This summer’s wet weather looks a lot like global warming
by Gregory Beatty
“Unprecedented” is how Premier Brad Wall described the flooding that occurred in southeast and east-central Saskatchewan on the Canada Day long weekend. Some communities, such as Melville and Moosomin, had 200 mm of rain. That came at the end of a record month of precipitation that gave Regina 210 mm of rain.
After surveying the damage, the premier said the cost would likely exceed the $360 million from the 2011 flood. Yeah, the one from three years ago. And don’t forget the bullet we dodged in 2013 when spring was mega late and we escaped flooding after record snowfall.
So while the flooding was severe, it was hardly “unprecedented.”
“Statements like that are perhaps politically or economically motivated rather than based on scientific fact,” says David Sauchyn, research coordinator at Prairie Adaptation Research Collaborative.
“If you look at the prairie climate over the last 1,000 years, there’s been periods that have been wetter than what we’re currently experiencing, and also drier than anything we’ve experienced. So when someone says ‘This flooding’s unprecedented,’ you have to ask ‘What’s your time frame?’ By default, it’s always our [lifetime]. But that qualification is never mentioned in media reports or statements politicians make.”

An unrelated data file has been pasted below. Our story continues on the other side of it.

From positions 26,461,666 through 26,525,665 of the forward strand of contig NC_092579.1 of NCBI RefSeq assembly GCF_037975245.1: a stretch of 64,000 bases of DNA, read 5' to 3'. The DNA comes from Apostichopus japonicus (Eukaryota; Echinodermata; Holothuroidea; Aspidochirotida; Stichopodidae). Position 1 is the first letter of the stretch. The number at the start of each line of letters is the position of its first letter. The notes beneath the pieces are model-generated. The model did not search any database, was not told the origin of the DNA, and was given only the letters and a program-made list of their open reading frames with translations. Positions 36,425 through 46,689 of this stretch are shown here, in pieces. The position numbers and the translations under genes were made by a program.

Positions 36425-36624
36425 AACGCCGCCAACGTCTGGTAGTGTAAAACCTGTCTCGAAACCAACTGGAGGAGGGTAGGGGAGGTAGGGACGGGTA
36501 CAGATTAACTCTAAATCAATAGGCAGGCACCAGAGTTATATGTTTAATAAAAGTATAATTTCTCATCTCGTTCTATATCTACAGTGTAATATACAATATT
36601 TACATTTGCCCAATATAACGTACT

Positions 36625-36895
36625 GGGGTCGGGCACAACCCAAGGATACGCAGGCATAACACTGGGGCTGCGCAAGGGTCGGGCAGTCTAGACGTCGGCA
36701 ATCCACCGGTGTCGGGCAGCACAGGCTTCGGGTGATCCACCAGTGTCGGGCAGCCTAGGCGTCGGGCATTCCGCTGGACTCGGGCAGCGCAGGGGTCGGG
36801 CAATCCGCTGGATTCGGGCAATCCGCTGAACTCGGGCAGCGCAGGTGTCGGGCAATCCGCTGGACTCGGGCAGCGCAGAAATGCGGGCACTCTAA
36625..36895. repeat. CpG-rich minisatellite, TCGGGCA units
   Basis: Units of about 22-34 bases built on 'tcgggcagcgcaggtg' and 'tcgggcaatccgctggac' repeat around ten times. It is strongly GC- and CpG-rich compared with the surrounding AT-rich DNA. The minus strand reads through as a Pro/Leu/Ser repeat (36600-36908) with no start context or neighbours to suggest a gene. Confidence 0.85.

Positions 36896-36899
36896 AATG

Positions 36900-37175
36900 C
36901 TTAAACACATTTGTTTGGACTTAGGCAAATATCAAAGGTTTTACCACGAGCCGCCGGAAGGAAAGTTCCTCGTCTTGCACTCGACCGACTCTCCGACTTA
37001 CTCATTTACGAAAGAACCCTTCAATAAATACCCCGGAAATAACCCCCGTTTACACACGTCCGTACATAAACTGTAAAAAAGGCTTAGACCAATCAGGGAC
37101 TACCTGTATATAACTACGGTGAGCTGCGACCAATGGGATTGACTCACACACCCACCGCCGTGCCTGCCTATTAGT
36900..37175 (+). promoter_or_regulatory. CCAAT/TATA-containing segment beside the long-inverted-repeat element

Because so many variables are in play, the study of weather and climate is fraught with uncertainty. But the increased precipitation we’ve experienced lately is consistent with research by climate scientists, who say that the accumulation of greenhouses gases in the atmosphere from burning fossil fuels is changing the planet’s climate.
Most of our prairie weather comes from the west coast, and measurements by scientists show the Pacific Ocean is warming. That, in turn, leads to more evaporation and the creation of water vapour-laden air masses. When they move inland, the likelihood of us receiving above normal snowfall in winter or rain in spring/summer increases.
That seems to be the situation at present. As for what might happen as the planet continues to heat up, who knows?
“Right now we’re focused on flooding and drought has faded from the public mind,” says Sauchyn. “But drought still remains the most threatening weather event. Flooding only affects low lying areas, while drought impacts everywhere and results in more damage as there’s only so much you can do without water.”
Indeed, for Saskatchewan, the benefits of wet weather arguably outweigh the drawbacks, says Sauchyn. “I’ve heard hydrologists say the damage is usually offset by higher crop yields and more productivity in the areas not flooded.”
The torrential rains on the Canada Day weekend were followed a few days later by tornadoes near Outlook and Kenaston. Along with hurricanes, blizzards, typhoons and other storms, climatologists class tornadoes as “extreme weather events.”
Sauchyn says the evidence shows they’re on the rise.
“Some of the best data can be found on websites of big insurance companies. Munich Reinsurance has been monitoring the number of damaging climate events around the world since the 1950s. They have graphs that show these events are rising quite steeply.”